'Wins or Birthdays, I Don't Celebrate Much,' Says Chess Prodigy Praggnanandhaa

16-year-old chess Grandmaster Rameshbabu Praggnanandhaa recently beat world number one Magnus Carlsen.

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Rameshbabu Praggnanandhaa is all of 16, and like anyone his age in the country, he's been busy with his final term examinations over the past month.

Only, while he was writing his exams in the day, he was spending his nights logged onto the computer, playing against the biggest chess players from across the world. And beating them! In the recently-concluded Chessable Masters, the Chennai native finished runner-up to world number two Ding Liren, days after beating none other than world number one and five-time World Champion Magnus Carlsen.

'It was an exhausting week. I'm happy I could finish it with good results. I wrote my exams also pretty decent. I’m happy overall about the last week,' 'Pragg' told The Quint.


But a win over the world's best chess players, followed by an appearance in a final, surely there was enough to celebrate after the event, and the completion of the exams?

"I don’t celebrate usually," revealed the 16-year-old, giving an insight into his regime. "Even if I have a good game during the tournament, I just try to keep calm and continue playing the tournament well. It's important to finish the tournament well. After the tournament… ya I have the good feeling of doing well, but that’s it. I just take 1-2 days rest and get back to the routine," he adds.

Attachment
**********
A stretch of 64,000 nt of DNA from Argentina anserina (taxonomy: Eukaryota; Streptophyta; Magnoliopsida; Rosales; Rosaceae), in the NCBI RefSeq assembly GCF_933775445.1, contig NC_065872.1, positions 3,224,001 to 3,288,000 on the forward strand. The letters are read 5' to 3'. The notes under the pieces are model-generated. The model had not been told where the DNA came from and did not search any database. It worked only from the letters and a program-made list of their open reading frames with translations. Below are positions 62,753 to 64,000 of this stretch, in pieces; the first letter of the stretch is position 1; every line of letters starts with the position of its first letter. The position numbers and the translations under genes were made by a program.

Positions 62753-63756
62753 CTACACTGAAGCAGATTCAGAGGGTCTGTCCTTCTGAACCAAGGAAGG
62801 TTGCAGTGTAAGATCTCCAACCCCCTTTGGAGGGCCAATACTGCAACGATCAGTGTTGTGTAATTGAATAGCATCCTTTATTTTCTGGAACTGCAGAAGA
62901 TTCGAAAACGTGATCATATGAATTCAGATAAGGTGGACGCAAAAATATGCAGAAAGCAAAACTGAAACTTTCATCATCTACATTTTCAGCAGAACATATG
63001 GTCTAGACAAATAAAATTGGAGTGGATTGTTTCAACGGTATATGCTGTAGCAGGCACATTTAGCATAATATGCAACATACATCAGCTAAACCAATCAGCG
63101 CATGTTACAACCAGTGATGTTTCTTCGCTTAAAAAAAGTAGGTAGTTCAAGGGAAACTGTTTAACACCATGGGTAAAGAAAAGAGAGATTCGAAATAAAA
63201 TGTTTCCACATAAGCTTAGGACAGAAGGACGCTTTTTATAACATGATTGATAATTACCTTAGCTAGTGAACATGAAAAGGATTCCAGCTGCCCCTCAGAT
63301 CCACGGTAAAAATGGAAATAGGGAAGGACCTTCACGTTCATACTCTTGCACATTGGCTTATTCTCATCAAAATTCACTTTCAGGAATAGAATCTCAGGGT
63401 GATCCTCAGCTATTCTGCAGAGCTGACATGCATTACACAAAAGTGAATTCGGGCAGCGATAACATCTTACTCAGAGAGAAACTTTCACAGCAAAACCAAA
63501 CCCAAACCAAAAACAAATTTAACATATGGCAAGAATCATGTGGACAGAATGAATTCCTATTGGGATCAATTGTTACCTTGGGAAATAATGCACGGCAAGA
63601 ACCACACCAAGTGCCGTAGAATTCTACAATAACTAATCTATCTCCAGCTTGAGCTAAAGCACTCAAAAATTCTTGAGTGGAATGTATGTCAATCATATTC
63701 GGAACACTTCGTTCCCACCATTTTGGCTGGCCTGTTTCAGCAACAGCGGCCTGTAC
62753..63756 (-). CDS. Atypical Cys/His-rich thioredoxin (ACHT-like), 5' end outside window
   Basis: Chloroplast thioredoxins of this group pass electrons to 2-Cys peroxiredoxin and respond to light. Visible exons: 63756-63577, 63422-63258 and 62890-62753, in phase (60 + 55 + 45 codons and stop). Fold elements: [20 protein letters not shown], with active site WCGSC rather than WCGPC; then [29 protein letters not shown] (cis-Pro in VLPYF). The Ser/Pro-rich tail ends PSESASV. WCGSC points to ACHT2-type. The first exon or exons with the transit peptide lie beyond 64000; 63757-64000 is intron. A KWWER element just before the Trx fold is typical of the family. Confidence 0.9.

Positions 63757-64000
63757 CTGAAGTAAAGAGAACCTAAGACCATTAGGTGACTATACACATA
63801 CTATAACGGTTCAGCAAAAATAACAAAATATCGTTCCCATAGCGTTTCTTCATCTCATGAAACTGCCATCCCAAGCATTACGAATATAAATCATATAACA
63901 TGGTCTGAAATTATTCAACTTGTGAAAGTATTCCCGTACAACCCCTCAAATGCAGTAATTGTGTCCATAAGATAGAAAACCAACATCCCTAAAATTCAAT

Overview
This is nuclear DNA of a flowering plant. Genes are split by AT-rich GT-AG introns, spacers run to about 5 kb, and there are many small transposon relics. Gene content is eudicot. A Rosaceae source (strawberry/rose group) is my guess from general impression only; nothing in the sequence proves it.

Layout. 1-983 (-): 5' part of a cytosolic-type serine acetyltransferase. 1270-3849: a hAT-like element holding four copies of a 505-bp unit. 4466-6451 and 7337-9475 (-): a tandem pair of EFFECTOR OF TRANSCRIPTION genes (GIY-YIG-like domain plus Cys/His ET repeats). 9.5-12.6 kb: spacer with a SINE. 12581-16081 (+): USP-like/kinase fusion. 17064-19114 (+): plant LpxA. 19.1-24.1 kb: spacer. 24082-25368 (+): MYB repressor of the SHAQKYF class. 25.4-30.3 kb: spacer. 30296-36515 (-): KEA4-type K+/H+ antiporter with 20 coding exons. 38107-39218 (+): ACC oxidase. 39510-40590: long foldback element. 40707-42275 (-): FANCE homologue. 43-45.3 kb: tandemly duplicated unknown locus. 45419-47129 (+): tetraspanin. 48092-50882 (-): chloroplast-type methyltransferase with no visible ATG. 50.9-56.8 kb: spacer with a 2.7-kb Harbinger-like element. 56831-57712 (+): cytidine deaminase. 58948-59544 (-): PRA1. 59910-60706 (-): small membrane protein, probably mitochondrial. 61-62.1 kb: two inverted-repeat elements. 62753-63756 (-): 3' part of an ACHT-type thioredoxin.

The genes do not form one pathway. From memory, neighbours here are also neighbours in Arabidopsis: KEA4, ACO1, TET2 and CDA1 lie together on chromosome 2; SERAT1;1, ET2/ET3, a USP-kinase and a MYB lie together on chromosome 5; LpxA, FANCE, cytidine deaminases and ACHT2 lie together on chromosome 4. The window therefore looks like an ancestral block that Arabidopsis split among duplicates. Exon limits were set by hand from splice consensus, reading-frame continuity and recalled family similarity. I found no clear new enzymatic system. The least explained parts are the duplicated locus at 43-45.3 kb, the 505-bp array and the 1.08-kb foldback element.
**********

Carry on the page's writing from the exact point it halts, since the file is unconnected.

To not celebrate wins or delve too deep into defeats is a habit that has been inculcated in Pragg from a very young age by his coach RB Ramesh. "That’s one of the things that he told me when I was young. Even at home, we don’t really celebrate birthdays. I’ve never asked also, my parents also didn’t do it. So its normal for me. We usually go to temples on birthdays and that’s it," says the 16-year-old.


Pragg will next be seen in action at the FIDE Chess Olympiad, which is being hosted by India for the very first time. The event in Chennai will stretch from 28 July to 10 August and the best in the world are scheduled to compete in it, including Magnus Carlsen. India's greatest chess player, Viswanathan Anand, is also slated to attend the event.

Anand in fact is also very familiar with Pragg's career as the young man trains at his academy and the chess legend tracks his career very closely, sending inputs during tournaments through his coach.

"My conversations with Anand sir are about my chess and my game. I’m always in constant touch with him, through WhatsApp or Skype. I’m happy he took me in his academy and I’m learning a lot from there. My coach, Ramesh sir and Anand sir are constantly in touch on WhatsApp when I’m playing tournaments. Whatever Anand sir wants to tell me, he tells Ramesh sir so the message is passed to me because Anand sir doesn’t want to disturb me during tournaments," Pragg said.

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Edited By :Tejas Harad
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